But to arrive at this State of Liberation we must apply ourselves to following a Path which shows us how to end Suffering by stopping the causes of this suffering, mainly by employing methods for the purification of accumulated negative potential, by meditating on Non-Self and on Emptiness, but also by avoiding committing the Ten Non-Virtues (see p. 9) and by doing our utmost to accumulate positive energy and attaining the highest possible Wisdom.
The various meditations on the impermanence of events, on Death, on the fact that after we die (which can happen at any moment) we will be forced out of our control by our accumulated karma to take another birth - all these are means by which we can achieve a better understanding of the nature of phenomena and of impermanence. By using our reason we should generate a certain fear of what could happen to us if we were to die now. This should lead us to take Refuge, which is the first step on the Path, from which everything else develops.

     In Taking Refuge we recognise the Buddha as the Doctor who has identified the illness; the Dharma, or the Teaching of the Buddha, as the right Medicine which is able to cure us; and the Sangha, or the Community of those who follow the Teachings of the Buddha purely, as those who are able to offer us the Medicine.

     Refuge is a recognition of the fact that we do not have the capacity, as we are now, to offer truly effective help to the vast numbers of beings who, like us, are living in suffering, and that we have a lot to learn in order to develop Wisdom. Thus we should engage in a spiritual Path in order to make progress in the right direction.
     Implied here also is the search for a Spritual Guide, someone who can give appropriate teachings as we need them, and who can understand and evaluate the progress of his pupil. This search can take time. We don't just accept anybody as our Guide, not just because they have a good reputation, or because they look good or are " nice " to us or because they have dark skin and oriental eyes. We seek our Master in the same way as we seek a rare and precious object. We examine the teachings we receive in the same way that we make sure that an object is pure gold and not fake.
The Buddha himself said that we shouldn't believe in what He said simply because He was the Buddha but because we ourselves have carefully analysed what he has said, passed it through the sieve of our reason and found that it is true and able to guide us to Liberation and Wisdom. It is better to take our time before deciding to approach a Guide and requesting him to consider taking us as his pupil, rather than walking out on a Lama and speaking ill of him at the first remark from him which might not meet with our approval. If we decide, after a cer-tain number of years, that such and such a person is a suitable Guide, we must be able then to accept his advice to us, accepting that he has Right View and the necessary clairvoyance to enable him to guide us.

     To proceed on the Path we must mainly follow eight forms of conduct which make up the Noble Eightfold Path

     In order to be able to deploy such stable attention, in order to develop the meritorious qualities and the conditions for Awakening, one engages in the Path of the Sutras and/or the Tantras.

    The Tantras are divided into four main classes :
Kryatantra, or Action Tantra. This deals mainly with outer acts (washing, physical practices, rules of behaviour and dress), but also with meditation and contemplation.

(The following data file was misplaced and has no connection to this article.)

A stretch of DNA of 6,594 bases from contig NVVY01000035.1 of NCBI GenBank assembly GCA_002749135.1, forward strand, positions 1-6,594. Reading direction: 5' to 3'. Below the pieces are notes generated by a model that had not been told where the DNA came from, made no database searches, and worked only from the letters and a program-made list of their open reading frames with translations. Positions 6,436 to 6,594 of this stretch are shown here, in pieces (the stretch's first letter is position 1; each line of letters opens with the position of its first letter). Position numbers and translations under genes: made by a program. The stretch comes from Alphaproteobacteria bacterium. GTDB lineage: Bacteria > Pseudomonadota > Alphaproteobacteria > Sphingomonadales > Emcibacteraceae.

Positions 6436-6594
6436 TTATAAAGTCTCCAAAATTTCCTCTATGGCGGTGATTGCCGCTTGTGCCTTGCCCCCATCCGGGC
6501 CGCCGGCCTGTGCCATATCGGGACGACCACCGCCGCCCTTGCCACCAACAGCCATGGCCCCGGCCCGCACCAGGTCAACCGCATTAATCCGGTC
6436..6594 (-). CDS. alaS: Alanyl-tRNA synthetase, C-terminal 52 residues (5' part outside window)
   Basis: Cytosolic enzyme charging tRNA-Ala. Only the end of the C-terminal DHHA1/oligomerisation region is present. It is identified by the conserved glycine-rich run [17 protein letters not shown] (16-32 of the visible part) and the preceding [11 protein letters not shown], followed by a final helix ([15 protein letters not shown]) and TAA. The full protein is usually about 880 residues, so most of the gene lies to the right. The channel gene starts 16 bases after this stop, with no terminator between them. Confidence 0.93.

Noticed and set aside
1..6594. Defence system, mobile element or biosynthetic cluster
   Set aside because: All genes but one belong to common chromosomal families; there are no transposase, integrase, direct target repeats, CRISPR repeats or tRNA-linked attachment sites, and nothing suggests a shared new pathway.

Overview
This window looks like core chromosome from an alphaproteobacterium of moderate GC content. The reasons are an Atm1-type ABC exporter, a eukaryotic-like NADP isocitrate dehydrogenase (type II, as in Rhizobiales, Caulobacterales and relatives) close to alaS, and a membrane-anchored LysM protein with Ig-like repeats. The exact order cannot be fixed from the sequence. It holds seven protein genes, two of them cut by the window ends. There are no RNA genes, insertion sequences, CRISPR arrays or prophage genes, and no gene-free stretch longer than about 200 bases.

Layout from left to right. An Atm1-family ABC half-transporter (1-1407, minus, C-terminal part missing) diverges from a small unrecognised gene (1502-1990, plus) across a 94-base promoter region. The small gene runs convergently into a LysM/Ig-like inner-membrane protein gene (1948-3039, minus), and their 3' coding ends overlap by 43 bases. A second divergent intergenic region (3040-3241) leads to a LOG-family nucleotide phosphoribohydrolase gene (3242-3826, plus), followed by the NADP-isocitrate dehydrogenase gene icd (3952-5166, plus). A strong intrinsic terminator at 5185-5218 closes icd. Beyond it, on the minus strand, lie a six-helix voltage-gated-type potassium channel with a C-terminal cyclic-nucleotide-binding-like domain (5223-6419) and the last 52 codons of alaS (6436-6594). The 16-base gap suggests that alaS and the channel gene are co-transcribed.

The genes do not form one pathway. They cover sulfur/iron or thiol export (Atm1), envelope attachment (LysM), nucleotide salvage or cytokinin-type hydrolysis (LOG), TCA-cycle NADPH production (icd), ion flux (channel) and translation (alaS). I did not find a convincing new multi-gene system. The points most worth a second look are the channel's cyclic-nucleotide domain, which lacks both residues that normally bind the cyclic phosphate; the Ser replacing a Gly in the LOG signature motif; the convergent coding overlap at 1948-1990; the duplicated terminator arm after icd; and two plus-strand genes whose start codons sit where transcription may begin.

Uppatantra, or Behaviour Tantra. This also deals with exterior acts, but puts more emphasis on meditation practices, with less emphasis on exterior acts; there is more of a balance.
Yogatantra, or Tantra of Union. This is concerned mainly with spiritual union in meditation, with less emphasis on exterior acts.
Anuttarayogatantra, or Tantra of Unsurpassable Union, which refers exclusively to meditation practices involving the union of Method and Wisdom.

     Through practice and effort the practitioner follows the Path which leads him to Buddhahood. These are five stages known as The Five Paths :
The Path of Accumulation, during which one accumulates merit, deepens one's wisdom and purifies negative karma. This is a time of gathering the positive causes and conditions necessary for the development of the practice.
The Path of Preparation, which links the period of accumulation and one's attainment of experience, and whose purpose is to lead us to the Path which follows. We are purified to the point where our negativities are no longer an obstacle to practice. At this level the practitioner can no longer take a lower rebirth.
The Path of Vision (Sight) is obtained at the first moment of direct experience of Emptiness. The gross level of emotion is eliminated.
The Path of of Meditation. This is when sustained concentration is developed on the direct perception of Emptiness. The subtlest levels of afflictive emotions, which are part of basic Ignorance, disappear.
The Path of No-More-Learning. This the Path beyond which there is nothing more to learn. During this stage the "Vajra-like" meditative state cuts through the final veil which separates the practitioner from Omniscience. Buddhahood is thus attained.

     On the various Paths the practitioner makes efforts to follow and develop the Six Perfections, or Paramitas.

     In the Mahayana you will often hear people talking about Bodhisattvas. These are beings who have developed Bodhicitta, or the Awakening Mind.

     The key word in the Teachings of the Great Vehicle is Bodhicitta, the Awakening Mind. At its heart is the wish to help others, not simply in material ways, which of itself is no bad thing, but also in spiritual ways. It is the commitment of oneself to the Enlightenment of others.

     There we are, this was just an overview of the Four Noble Truths, an attempt to give a broad view of various concepts within Buddhism, and especially Tibetan Buddhism.